If using PowerPoint, remember it is only an aid and not a speech.  Limit the amount of text on each slide.  Review previous slides as you refer to the current slide.  The listener should glean the message of each slide within three seconds.  Make the slides personal and use high quality graphics, at least 400 x 400 resolution; avoid clip art.  Keep the lights on in order to keep the focus on the speaker and the presentation.

Whether you bring your own equipment or use what is available at the venue, always test equipment before the presentation. Extra extension cords and a power strip come in handy in unfamiliar venues. Different hosts have different equipment, and electronics that are used today may be obsolete tomorrow.  Ask your host if there will be a technology assistant available.  Arrive at the venue early and make sure that the equipment works properly.  Ensure that the seating arrangement allows for everyone to see and hear adequately.  It is best to have an alternate plan; experienced presenters are ready and able to present if technology fails.  Always have a good handout available.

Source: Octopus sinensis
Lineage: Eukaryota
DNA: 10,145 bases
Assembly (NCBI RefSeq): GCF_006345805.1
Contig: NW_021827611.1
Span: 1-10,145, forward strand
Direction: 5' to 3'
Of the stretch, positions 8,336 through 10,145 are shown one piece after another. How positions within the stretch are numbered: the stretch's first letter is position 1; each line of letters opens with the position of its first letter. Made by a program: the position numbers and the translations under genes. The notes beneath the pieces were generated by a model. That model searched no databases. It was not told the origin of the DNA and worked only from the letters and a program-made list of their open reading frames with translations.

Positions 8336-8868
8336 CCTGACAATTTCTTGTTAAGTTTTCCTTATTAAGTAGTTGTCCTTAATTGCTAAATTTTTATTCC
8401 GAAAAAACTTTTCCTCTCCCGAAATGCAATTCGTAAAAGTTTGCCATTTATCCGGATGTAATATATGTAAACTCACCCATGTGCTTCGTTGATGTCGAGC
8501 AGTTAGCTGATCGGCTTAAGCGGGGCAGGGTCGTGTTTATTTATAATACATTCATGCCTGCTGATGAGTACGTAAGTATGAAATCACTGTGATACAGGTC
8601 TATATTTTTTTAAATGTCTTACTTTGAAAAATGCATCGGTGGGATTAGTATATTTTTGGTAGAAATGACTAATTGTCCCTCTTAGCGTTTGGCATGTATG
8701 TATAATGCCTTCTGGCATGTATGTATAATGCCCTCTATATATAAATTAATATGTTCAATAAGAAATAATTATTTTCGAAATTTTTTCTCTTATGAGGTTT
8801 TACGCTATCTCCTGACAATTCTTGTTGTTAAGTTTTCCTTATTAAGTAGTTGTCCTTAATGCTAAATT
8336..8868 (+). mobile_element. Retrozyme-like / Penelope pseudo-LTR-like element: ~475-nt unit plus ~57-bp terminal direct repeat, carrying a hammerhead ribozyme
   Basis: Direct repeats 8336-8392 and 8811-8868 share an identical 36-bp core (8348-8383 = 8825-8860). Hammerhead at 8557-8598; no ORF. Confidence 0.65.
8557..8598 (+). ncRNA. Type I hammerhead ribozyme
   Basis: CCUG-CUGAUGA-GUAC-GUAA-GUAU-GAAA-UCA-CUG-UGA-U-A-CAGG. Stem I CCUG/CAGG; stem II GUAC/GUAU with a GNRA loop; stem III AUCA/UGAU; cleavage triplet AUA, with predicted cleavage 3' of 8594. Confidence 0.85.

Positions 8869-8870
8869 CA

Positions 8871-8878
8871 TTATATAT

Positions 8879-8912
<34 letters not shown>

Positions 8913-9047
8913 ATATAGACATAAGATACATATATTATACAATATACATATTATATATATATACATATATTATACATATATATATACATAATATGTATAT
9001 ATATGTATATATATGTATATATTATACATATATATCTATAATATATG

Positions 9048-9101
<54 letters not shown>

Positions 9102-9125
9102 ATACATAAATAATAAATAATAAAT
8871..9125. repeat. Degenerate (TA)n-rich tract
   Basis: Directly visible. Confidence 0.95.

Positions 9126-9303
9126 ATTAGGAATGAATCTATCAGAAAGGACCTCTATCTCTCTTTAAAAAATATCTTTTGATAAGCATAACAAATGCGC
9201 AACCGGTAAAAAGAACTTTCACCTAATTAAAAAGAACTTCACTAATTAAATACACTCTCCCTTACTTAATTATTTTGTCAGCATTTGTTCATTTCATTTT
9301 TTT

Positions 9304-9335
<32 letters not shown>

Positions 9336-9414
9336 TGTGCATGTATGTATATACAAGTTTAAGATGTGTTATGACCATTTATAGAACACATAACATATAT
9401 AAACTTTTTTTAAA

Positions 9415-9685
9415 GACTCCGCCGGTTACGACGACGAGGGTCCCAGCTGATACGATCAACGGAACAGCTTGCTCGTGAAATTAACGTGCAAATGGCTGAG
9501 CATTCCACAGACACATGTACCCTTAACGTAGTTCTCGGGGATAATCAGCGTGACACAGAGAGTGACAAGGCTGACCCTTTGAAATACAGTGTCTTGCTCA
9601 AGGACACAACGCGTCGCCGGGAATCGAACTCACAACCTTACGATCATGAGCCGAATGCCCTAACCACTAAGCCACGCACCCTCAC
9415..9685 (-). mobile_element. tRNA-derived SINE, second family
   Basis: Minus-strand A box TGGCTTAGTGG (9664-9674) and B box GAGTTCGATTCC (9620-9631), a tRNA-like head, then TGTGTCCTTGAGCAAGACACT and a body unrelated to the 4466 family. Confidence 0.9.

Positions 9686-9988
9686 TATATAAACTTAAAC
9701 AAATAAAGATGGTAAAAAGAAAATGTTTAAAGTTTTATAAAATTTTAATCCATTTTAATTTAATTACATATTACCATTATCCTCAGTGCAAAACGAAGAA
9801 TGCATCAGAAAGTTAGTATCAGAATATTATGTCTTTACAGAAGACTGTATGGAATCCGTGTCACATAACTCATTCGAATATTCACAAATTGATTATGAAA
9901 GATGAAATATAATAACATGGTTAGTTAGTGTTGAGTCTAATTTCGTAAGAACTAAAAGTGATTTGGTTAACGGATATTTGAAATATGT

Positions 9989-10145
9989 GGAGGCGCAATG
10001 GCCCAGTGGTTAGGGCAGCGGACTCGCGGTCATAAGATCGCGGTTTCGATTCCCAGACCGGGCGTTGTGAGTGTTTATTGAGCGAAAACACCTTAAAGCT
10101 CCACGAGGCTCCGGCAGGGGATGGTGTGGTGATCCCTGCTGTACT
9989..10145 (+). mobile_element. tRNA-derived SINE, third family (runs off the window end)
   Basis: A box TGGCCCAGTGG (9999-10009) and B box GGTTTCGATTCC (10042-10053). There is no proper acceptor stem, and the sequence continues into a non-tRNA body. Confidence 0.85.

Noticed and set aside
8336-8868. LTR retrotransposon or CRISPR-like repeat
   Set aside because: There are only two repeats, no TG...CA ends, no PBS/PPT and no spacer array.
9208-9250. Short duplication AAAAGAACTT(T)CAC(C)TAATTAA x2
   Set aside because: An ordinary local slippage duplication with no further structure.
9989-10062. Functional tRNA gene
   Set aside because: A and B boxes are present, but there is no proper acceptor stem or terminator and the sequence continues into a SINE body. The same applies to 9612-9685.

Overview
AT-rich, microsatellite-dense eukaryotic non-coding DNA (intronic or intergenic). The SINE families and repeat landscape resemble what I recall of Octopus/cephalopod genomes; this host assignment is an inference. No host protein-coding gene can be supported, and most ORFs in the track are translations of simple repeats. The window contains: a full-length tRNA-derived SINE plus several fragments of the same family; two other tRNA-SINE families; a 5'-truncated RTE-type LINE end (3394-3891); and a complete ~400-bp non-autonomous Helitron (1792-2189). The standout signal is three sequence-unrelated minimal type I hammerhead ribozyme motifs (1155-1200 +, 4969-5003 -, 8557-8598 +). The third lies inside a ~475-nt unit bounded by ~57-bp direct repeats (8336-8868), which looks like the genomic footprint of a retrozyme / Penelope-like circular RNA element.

Burgo, Kimberly. “Catholic Charities Results Framework for General Disaster Response”.

Catholic Charities Community Services. Parish Social Ministry Manual. 1 September 2012

Dresser, W. Peter.“Identifying Leaders and Managers for Parish Social Ministry Assignments”.

_________________.“Identifying Leaders and Managers for Parish Social Ministry Assignments.” Leadership Workshop. Church of the Holy Spirit. 21 April 2012.

Lewis, Dr. Regina. “Power Up Your Presentation: Connecting and Holding Your Audience's Attention.” Teleseminar. Bridges out of Poverty. Aha Process, 10 May 2012.

Massingale, Fr. Bryan. “Characteristics of a Justice Seeking Parish”.

National Conference of Catholic Bishops. Communities of Salt and Light: Reflections on the Social Mission of the Parish. Washington, D.C.: United States Catholic Conference, 1nc., 1994. Also available

Rodriguez, Cristy. “Daily Writing Tips,” 1 September 2012

Roman Catholic Diocese of Brooklyn Office of Pastoral Planning. “Writing a Parish Mission Statement,” 1 September 2012

Stubbs, Sr. Mary Lou. “Pastors’ Letter to Generate Support for Parish Outreach at Time of Disaster,” 2 September 2012

Wallin, Betty. “Parish Social Ministry and Servant Leadership”.

______________.“Servant Leadership.” Leadership Workshop. Church of the Holy Spirit, 21 April 2012.

Used with permission. Excerpted from Parish Social Ministry Tool Kit: Getting Going, Ongoing, and Going Further”.